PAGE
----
“Yes, I love to do fun flashy poses. I love armbalances and handstands. I think they are therapeutic in their own way. I love to see how the body can be challenged and how we can push ourselves. But I also want to encourage people to find a way they can find a sense of peace.”

As a teacher, Kendall enjoys provide both a safe and exciting experience. She wants to guide to students but also give them something that they can find off their mats. Her personal practice and her professional expertise lend well to her teaching an alignment-based therapeutic vinyasa. She is able to guide students into more challenging poses while also helping them be present wherever they are.

Her classes typically have an idea in mind. A sequence might focus on a specific part of the body with very clear alignment that allows for more depth. Whether it’s a focus on the bandhas, energy, or a physical benefit, Kendall enjoys helping students find new connections in a posture. She notices that sometimes this plays out in finding a new sense of ease in postures that have been difficult in the past. A simple benefit of yoga is just feeling good about yourself.

“That sense of empowerment from attempting something, not being sure you can do it, and then figuring it out.”

california yoga

Beyond asana, the physical postures, Kendall appreciates and integrates mindfulness into her teaching. Mindfulness is something that she would have wanted to know when she was younger. There is power in just remembering to take a breath.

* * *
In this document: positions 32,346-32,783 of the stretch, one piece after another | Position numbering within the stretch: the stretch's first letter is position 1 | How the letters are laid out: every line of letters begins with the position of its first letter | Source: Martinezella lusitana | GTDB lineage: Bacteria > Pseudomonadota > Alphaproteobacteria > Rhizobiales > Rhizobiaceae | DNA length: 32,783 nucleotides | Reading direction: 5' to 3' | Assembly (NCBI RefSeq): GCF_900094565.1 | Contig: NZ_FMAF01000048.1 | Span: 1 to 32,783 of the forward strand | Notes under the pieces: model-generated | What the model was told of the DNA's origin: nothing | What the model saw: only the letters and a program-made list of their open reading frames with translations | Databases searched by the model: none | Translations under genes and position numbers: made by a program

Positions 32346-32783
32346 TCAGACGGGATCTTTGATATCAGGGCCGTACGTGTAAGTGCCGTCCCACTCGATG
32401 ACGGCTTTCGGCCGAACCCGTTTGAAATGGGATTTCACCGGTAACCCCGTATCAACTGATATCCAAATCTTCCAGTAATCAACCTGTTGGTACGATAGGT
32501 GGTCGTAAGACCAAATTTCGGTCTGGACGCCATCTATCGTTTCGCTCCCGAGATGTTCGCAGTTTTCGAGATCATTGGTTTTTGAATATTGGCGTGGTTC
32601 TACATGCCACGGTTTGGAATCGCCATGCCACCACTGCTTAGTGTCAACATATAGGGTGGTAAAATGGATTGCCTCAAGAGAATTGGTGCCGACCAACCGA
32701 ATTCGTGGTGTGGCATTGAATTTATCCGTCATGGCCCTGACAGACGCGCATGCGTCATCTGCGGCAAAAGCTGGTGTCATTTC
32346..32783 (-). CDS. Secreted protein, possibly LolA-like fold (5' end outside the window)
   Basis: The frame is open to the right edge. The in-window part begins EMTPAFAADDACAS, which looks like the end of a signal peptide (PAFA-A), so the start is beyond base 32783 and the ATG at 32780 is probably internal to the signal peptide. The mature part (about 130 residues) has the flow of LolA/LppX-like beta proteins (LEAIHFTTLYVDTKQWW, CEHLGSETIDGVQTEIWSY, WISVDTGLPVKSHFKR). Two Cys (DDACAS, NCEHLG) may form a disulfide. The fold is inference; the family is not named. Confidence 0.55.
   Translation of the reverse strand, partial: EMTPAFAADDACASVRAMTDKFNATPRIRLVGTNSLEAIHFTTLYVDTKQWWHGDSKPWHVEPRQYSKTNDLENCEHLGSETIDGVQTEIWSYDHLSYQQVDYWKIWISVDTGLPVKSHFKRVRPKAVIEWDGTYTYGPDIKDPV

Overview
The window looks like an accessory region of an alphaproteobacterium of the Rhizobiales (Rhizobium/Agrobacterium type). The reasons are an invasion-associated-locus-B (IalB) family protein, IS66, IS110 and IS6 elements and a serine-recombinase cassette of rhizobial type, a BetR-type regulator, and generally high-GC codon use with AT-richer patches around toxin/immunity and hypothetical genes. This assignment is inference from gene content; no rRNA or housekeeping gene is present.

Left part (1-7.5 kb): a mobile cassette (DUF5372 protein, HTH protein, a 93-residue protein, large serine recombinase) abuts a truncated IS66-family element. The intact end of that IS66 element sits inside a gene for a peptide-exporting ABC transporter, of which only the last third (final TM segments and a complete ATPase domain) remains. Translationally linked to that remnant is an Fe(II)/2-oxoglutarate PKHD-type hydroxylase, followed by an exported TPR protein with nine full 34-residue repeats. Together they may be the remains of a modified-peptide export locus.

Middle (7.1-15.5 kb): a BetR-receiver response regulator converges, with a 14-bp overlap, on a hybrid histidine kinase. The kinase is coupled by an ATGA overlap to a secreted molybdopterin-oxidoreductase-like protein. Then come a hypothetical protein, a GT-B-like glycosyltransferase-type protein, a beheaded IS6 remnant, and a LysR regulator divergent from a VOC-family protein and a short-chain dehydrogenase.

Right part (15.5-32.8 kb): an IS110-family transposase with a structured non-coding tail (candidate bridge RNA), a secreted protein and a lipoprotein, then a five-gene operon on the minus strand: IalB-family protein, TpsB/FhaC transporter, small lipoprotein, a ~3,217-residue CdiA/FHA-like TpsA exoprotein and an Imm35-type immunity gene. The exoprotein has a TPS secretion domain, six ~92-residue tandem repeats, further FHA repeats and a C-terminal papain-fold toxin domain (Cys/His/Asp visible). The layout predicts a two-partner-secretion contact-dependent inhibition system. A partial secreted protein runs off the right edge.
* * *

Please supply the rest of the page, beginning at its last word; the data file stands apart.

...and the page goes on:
Yoga, mindfulness, and remembering to breathe can have a big impact on life. Kendall notes that sometimes it feels like the practices change us lot, and yet we still fall back into old patterns and habits. There is a short-term positivity boost that we gain from asana, surfing, hiking, rock-climbing, or even reading a book. Sustaining the benefits outside of a moment is another challenge. Kendall jokes, “Once you can touch your toe to your nose or finally touch your hands to the floor, all of your problems are going to go away.”

As Kendall says, you obviously quickly realize that’s not true.

“Being better, not perfect. That’s where we’re aiming.”

Yoga has helped Kendall find a sense of calm and ease within. In addition, it has taught her to be able to sustain that for a longer period of time. It is both physical and emotional. It helps her physical body to sustain other activities. It helps her mind be more present.

“It really benefits my mind because I’m able to slow down and at least check in from time to time with my body, and my partner, and my friends, and my family. And without that, without a sense of community, I think that all would be just not as exciting and not as rewarding in this crazy life experience where there’s lots of challenges but there’s also lots of opportunity.”

beach yoga

beach yoga

beach yoga
beach yoga

“Yoga has been integral in the way that I approach not only my life on the matt but then when I step out into this beautiful world.”